Cisco has urged the industry to pay closer attention to developing older staff - not just millennials - as the workforce and customers age.
Many firms have ploughed a significant amount of investment and attention into getting youngsters interested in tech, with apprenticeships and graduate schemes widespread across the channel. Cisco says while this remains important, there is a "significant business development opportunity" to focus on older, more experienced staff.
The company's UK CTO Alison Vincent said on a Cisco blog that by 2020, there will be one billion people aged over 60 in the world, with a collective spending power of $15tn (£11.8tn).
"This is a huge market for companies to go after and a significant business development opportunity," she said. "The companies who still have employees in this age bracket will be the ones who will truly hit the sweet spot for this discerning market.
"The advantages of diverse teams extend to both ends of the employment age spectrum and...there is a growing feeling in the business world that we need to drive the inter-generational workforce as a new competitive advantage."
She cited a figure stating that companies with multi-generational teams increase productivity by 20 per cent, adding: "Experience is our greatest natural asset - and it's always growing."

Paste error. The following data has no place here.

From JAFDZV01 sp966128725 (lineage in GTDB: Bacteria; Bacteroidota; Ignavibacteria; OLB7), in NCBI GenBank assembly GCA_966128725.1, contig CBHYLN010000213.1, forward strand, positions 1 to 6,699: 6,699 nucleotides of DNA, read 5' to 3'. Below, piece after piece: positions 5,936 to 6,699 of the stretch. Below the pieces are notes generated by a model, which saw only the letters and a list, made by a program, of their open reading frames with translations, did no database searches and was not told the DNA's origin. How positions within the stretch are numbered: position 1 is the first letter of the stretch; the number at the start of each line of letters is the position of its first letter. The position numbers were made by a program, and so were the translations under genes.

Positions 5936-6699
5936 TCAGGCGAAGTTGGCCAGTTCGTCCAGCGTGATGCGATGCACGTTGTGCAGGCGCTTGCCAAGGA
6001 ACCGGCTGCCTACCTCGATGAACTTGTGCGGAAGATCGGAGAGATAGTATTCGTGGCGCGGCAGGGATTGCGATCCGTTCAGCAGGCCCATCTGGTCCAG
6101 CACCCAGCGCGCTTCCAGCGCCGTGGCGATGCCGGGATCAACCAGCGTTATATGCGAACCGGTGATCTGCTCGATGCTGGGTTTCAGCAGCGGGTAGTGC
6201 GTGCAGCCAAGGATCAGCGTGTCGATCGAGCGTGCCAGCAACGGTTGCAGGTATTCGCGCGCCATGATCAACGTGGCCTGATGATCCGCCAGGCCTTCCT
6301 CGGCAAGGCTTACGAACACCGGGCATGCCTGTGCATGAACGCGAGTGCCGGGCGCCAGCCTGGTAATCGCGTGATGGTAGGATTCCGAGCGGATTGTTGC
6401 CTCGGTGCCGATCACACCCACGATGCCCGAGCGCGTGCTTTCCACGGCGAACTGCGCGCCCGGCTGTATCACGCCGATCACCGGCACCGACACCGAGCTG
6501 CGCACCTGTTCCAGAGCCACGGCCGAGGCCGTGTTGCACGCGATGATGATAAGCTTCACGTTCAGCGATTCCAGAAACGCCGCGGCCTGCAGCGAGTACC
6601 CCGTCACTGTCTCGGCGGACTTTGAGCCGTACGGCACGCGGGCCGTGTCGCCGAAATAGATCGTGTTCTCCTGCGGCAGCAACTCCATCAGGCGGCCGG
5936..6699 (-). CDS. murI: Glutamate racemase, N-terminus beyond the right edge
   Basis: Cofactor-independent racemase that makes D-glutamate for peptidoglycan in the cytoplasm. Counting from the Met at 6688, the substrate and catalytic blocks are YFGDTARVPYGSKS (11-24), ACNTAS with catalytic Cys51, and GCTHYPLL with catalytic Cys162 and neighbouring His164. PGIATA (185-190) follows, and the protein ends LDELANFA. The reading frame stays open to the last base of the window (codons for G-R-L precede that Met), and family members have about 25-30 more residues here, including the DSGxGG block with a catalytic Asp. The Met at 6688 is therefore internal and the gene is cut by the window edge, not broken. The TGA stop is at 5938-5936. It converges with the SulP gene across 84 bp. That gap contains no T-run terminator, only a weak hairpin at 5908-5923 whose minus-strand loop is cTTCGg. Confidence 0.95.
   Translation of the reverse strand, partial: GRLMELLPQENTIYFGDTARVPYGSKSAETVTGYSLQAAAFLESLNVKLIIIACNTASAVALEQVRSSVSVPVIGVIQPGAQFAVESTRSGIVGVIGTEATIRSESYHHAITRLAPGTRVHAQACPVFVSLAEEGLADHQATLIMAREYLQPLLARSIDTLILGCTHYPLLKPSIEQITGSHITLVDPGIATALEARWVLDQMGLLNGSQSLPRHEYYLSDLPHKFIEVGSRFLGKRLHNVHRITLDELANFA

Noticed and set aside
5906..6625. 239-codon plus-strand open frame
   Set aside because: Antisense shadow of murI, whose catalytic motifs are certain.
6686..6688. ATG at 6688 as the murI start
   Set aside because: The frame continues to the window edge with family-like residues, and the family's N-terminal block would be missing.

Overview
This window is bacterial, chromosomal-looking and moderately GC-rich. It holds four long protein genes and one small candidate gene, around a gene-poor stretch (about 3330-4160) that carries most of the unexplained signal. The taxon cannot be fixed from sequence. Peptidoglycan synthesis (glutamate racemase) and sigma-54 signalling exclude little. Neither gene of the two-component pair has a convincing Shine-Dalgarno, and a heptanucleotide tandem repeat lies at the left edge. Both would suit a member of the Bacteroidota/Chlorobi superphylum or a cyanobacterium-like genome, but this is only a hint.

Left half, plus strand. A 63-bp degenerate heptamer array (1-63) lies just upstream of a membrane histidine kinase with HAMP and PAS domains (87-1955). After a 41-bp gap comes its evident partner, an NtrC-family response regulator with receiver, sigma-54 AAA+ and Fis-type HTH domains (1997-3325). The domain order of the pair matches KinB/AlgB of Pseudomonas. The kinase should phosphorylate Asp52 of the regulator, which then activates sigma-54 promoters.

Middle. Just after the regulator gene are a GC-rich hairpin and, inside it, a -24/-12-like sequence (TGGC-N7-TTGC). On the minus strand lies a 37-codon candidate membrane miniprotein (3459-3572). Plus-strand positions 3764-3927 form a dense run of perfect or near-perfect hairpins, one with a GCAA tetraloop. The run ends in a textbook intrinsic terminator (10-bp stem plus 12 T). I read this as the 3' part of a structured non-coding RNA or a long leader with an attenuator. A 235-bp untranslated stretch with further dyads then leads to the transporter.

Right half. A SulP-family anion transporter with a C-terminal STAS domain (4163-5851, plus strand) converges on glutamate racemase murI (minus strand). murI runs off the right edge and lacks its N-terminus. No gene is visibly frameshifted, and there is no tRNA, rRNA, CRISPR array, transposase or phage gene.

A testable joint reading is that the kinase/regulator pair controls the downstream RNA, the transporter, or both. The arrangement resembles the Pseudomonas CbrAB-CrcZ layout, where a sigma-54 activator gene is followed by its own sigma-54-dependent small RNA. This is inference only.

Vincent is not alone in thinking that older staff need to be nurtured as much as millennials.
Swiss start-up LzLabs, which claims to have created the world's first software-defined mainframe, said its product simply could not be built by youngsters because many of the necessary skills are no longer taught or practised.
"LzLabs' purpose is to develop software that enables companies to modernise their legacy systems and embrace new, innovative methods of computing," said its chairman Thilo Rockmann.
"We therefore employ an eclectic mix of experienced mainframe programmers, some of whom are 50 to 60 years old and have come out of retirement to work for us, and younger developers who can build on their existing knowledge and apply their expertise on new open systems such as Linux and the cloud in order to bridge gaps between the old and the new. We see this combination of age and experience as absolutely crucial to our product's success.
"We also see this issue as a potentially huge stumbling block for our customers. Coding languages for many legacy systems are no longer taught by educational establishments, and the majority of mainframe programmers are retiring or retired.
"For this reason, companies are seeking technology solutions that can upgrade their legacy systems and make them more accessible for aspiring systems technicians. The skills of older, more experienced employees will of course be crucial in the migration process, but companies simply can't afford to rely on these skill sets if they wish to remain competitive."
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